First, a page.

Written Answers. - Drugs Refund Scheme.

Thursday, 29 April 1999

Dáil Éireann Debate
Vol. 504 No. 1

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  67.  Mr. N. Ahern  Information on Noel Ahern  Zoom on Noel Ahern   asked the Minister for Health and Children  Information on Brian Cowen  Zoom on Brian Cowen   if he will give details of the proposed new prescription scheme from 1 July 1999 which is an amalgamation of the drugs refund scheme and the drugs costs subsidisation scheme; if it will be available to all; if a registration process in advance is necessary; if this is widely known; the way in which registration will be carried out; and the way in which people who have not undergone a prior registration process will be treated after July 1999. [11262/99]

Minister for Health and Children (Mr. Cowen): Information on Brian Cowen  Zoom on Brian Cowen  With effect from 1 July 1999, the existing drug cost subsidisation and drug refund schemes will be merged into one new drug payment scheme. The primary aim of this scheme is to bring about important improvements in the existing schemes by effectively merging the best elements of the two existing schemes and is designed to significantly improve the cash flow situation for families and individuals incurring ongoing expenditure on medicines.

The new family scheme will have significant advantages over the existing drug refund scheme. Under the drug refund scheme, families and indi[119] viduals pay the full cost of their prescription medicines and may, at the end of the quarter, claim reimbursement from their health board of expenditure over £90 in that calendar quarter. Many families and individuals have very heavy expenditure on drugs and medicines in a quarter and have to wait a further six weeks from the end of that quarter before they receive a refund. This can cause considerable cash flow problems for a significant number of families and individuals. This will not happen under the new drug payment scheme. From the introduction of the new scheme, no individual or family will have to pay more than £42 per month for prescribed medicines. It means that families and individuals will, for the first time, be able to budget for the cost of medicines. Families and individuals will know that, whatever the size of their drugs bill, they will not have to pay more than £42 per month. In addition, there are families where, although one member may qualify for a drug cost subsidisation scheme card, combined expenditure on medicines by other members, which can be considerable, cannot be recouped until the end on the quarter. With the new drug payment scheme, no family will have to pay more than £42 in any month for prescribed medicines. The new scheme will be of significant benefit to such families.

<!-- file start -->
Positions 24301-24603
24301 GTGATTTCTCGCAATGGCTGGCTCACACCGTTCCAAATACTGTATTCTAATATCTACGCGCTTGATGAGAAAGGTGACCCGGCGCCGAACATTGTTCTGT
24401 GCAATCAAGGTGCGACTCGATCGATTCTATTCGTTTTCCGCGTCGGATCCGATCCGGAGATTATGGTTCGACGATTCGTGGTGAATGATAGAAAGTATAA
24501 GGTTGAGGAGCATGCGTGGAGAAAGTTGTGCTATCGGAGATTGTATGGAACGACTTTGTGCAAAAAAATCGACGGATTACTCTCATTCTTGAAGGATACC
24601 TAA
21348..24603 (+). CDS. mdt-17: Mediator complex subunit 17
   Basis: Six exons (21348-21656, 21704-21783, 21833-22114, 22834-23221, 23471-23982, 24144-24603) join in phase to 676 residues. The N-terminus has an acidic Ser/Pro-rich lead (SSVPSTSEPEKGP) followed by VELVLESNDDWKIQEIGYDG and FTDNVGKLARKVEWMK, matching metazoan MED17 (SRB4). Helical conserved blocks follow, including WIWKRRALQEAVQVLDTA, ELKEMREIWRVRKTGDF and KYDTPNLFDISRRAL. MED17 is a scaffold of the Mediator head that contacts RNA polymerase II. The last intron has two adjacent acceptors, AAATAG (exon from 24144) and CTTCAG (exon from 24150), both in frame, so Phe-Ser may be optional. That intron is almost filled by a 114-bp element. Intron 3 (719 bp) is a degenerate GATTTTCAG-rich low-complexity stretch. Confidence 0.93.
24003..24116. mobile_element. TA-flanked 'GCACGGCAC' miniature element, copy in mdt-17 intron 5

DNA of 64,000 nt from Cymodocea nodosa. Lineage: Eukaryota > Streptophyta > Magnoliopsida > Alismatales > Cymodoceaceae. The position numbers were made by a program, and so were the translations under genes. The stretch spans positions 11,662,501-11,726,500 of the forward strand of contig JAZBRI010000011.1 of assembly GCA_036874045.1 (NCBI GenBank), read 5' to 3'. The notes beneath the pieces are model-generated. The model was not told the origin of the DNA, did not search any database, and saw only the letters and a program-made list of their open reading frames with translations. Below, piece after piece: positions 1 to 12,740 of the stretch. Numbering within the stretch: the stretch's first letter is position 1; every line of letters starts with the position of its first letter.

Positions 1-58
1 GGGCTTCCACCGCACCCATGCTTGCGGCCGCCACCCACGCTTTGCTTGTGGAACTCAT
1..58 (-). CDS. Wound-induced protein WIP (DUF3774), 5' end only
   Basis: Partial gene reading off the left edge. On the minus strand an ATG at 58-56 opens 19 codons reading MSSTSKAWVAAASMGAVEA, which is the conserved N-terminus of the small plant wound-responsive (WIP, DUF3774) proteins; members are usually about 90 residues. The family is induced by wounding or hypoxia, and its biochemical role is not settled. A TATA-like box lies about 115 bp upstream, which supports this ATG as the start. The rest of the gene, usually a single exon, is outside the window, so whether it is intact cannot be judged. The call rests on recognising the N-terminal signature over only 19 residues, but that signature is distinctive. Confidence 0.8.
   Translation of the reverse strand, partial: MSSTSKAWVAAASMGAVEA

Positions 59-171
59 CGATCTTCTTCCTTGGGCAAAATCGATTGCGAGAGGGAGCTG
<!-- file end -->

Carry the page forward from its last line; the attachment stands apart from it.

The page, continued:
The fact that the drug payment scheme will operate on a monthly basis has distinct advantages over the current drug refund scheme. Under the drug refund scheme, a family or an individual could, for example in one month have expenditure of say £80 but no expenditure in the other two months. They would not have been entitled to a refund. Under the new scheme, they will only have to pay £42 in that month.

There are no qualifying criteria for inclusion on the new drug payment scheme and as such, this scheme is open to everyone. Where expenditure by a family or an individual exceeds £42 per month on prescribed medicines, the balance will be met by the State. This is in contrast to the old DCSS scheme, where patients had to be certified by their doctor as suffering from a condition requiring ongoing expenditure on medicines in excess of £32 per month.

Individuals or families availing of the new drug payment scheme should register with the relevant health board. Registration forms, containing information on the scheme, have been circulated to every household. In addition, registration forms have been issued to patients currently claiming under the existing schemes. Additional registration forms will also be available in community pharmacies and general practitioners' surgeries. Public notices have been placed in the national newspapers regarding the scheme and it is intended to place further public notices. Posters advertising the scheme will also be supplied for display in health centres, community pharmacies and general practitioner surgeries. It will of course be possible to register after 1 July 1999 and to avail of the benefits of the scheme.


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